There are times when you may not want to use App Store or the recovery mode to install OS X 10.11 El Capitan on your Mac. So, Apple gives you the option of creating a bootable USB drive. You can use it anytime and anywhere to quickly get the operating system running on any compatible Mac. An Internet connection is not even required as everything you need is already on the drive.
Creating a bootable OS X 10.11 El Capitan USB drive is very easy. All you need is a Mac, as the tools provided for the process are only available in OS X, and a USB drive with a capacity of 8 GB or more. I will also explain how to use a dedicated third-party tool, in case you decide that this option suits you better.
Anyone still desperately clinging to Windows XP only has another six months of updates for Chrome. Google has decided that the time has finally come to sever ties with the ancient operating system, and the same applies to Vista and OS X 10.6, 10.7, and 10.8.
Just as Microsoft has stopped issuing updates for Windows XP, so too has Google set a cut-off point of April 2016 for Chrome support on older OSes. These versions of Windows and OS X have been dropped by Microsoft and Apple, so it makes sense that other companies will move on as well. But as well as not getting new versions of Chrome, there will also be no more security updates.
What’s the next step after an operating system upgrade on a Mac or PC? To see if you can work with your existing applications. When moving to OS X El Capitan and Windows 10 I got off to a rough start, which left me frustrated.
Let’s address the El Capitan problems first. Did the upgrade install? Yes! Was I able to work? Nope.
Mechanical keyboards are all the rage nowadays, and for good reason; whether you are a gamer or typist, you can experience improved accuracy and feedback using them. Quite frankly, once you use one it is hard to go back, as many modern keyboards are mushy and terrible.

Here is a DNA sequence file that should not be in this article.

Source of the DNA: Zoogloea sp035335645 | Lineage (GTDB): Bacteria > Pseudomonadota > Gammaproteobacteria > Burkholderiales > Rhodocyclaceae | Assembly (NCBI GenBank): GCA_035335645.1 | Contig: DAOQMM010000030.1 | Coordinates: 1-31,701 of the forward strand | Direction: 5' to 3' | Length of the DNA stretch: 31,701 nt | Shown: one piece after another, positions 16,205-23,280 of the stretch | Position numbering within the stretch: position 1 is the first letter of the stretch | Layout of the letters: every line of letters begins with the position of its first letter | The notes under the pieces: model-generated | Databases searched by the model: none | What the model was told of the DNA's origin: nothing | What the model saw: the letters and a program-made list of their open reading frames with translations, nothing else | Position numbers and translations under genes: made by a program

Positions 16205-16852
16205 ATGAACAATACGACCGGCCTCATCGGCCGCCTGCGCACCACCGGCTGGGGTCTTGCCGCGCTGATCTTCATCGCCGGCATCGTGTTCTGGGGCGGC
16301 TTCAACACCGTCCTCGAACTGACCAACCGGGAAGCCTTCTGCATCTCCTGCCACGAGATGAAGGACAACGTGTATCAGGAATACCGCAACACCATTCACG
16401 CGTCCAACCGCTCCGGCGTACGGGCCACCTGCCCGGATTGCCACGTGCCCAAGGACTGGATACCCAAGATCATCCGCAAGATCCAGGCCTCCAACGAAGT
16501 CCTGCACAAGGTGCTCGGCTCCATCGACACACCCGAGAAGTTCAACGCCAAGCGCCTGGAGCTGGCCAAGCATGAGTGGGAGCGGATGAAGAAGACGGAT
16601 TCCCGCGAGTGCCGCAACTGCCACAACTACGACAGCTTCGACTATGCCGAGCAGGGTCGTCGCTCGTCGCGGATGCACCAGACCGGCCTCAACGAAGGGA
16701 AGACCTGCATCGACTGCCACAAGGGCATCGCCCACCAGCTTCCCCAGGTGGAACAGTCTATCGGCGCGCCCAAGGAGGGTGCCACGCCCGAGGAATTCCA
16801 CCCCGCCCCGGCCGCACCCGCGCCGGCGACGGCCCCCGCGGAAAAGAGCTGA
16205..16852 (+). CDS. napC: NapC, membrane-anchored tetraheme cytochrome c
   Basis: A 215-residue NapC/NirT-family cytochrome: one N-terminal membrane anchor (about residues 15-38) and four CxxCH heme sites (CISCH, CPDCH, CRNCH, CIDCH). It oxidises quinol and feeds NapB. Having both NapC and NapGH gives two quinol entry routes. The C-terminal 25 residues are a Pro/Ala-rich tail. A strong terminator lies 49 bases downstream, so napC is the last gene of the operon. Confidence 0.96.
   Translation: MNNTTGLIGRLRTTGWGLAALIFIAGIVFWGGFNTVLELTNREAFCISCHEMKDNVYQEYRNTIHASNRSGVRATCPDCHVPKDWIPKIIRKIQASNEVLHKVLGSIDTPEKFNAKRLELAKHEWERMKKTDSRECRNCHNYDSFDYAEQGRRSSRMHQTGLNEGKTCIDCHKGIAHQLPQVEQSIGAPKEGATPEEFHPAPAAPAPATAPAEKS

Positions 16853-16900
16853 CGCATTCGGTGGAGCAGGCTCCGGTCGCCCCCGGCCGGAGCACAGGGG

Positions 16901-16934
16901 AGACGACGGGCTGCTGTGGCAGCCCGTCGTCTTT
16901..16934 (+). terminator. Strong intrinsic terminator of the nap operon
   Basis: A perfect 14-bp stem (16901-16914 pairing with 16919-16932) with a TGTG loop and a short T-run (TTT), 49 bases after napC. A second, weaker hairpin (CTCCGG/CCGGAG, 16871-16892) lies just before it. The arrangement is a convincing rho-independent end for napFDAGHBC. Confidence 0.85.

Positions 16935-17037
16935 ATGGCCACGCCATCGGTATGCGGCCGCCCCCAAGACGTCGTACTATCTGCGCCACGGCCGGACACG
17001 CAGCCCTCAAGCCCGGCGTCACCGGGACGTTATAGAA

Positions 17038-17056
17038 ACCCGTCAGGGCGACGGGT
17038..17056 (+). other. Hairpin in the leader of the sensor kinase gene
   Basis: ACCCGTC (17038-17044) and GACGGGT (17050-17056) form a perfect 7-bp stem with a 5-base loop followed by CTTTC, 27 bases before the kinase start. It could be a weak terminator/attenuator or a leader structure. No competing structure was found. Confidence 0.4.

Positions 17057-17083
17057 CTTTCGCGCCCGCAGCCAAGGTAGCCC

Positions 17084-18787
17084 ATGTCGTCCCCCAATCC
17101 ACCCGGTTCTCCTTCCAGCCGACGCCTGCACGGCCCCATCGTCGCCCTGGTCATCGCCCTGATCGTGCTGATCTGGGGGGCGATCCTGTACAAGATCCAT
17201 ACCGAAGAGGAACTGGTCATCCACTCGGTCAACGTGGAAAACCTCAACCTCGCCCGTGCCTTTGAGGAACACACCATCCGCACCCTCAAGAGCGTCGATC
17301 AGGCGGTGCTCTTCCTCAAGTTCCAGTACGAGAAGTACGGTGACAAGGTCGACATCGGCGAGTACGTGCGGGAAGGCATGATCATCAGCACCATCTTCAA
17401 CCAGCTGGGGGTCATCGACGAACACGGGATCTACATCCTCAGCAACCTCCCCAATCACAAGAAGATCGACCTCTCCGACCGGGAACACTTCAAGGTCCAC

Today, Penclic announces the MK1 Mechanical Keyboard. This model has some nice features, such as brown switches and backlit keys. My favorite aspect, however, is the key design -- the font looks funky; caps lock and shift are particularly unique. Even cooler? The "super" button does not have a Windows logo; Mac and Linux users should appreciate that. It would go great with an Ubuntu-powered System76 computer.
The Windows-maker is clearly targeting Mac users with this offering, as it constantly compares it to the MacBook Pro. Just in case Microsoft is successful in converting a few OS X users, the company has launched a new website titled 'Making the switch: MacBook to Microsoft Surface Book', to help with the transition.
When Apple releases an update for iOS these days you can expect to find new versions of OS X and watchOS too. So, today, on top of making iOS 9.1 available for iPhone, iPad and iPod touch devices, Apple is also bringing OS X 10.11.1 El Capitan to Macs and watchOS 2.0.1 to Apple Watch. So, let's take a look at what's new.
The common denominator between the three operating system updates is a refreshed collection of emoji, which now includes over 150 new items -- and, yes, the middle finger emoji is among them as the controversial photo above would suggest. But, probably, the most-awaited changes are under-the-hood.
Windows users have long been the primary targets of all manner of security attacks, but now the tide is turning towards Mac users. In recent years there have been more viruses and malware attacks aimed at OS X, and security company Malwarebytes is now warning that Mac owners could fall victim to support scams. iPhones and iPads are also at risk.
It's a story that will be familiar to PC owners: fake technical support agents offer to remotely connect to a victim's computer to fix a (fake) problem, and then take control of the system and wreak unknown havoc. Apple does have its own, genuine remote support system accessible through ara.apple.com, but fraudulent pages with similar addresses are being used to trick people into installing remote access software.
If you've been thinking of investing in a new computer, Microsoft has an incentive that might just help to convince you that the time is right. You've probably got an old computer laying around that you need to get rid of, and Microsoft will happily take it off your hands and give you cash into the bargain.
The Trade Up program offers a minimum of $200 for a laptop trade-in, up to $300 for a MacBook. The caveat? The Windows 10 computer you buy must cost at least $599. The deal is running in the US and UK -- but people in the UK have a different, and somewhat less impressive, deal available to them.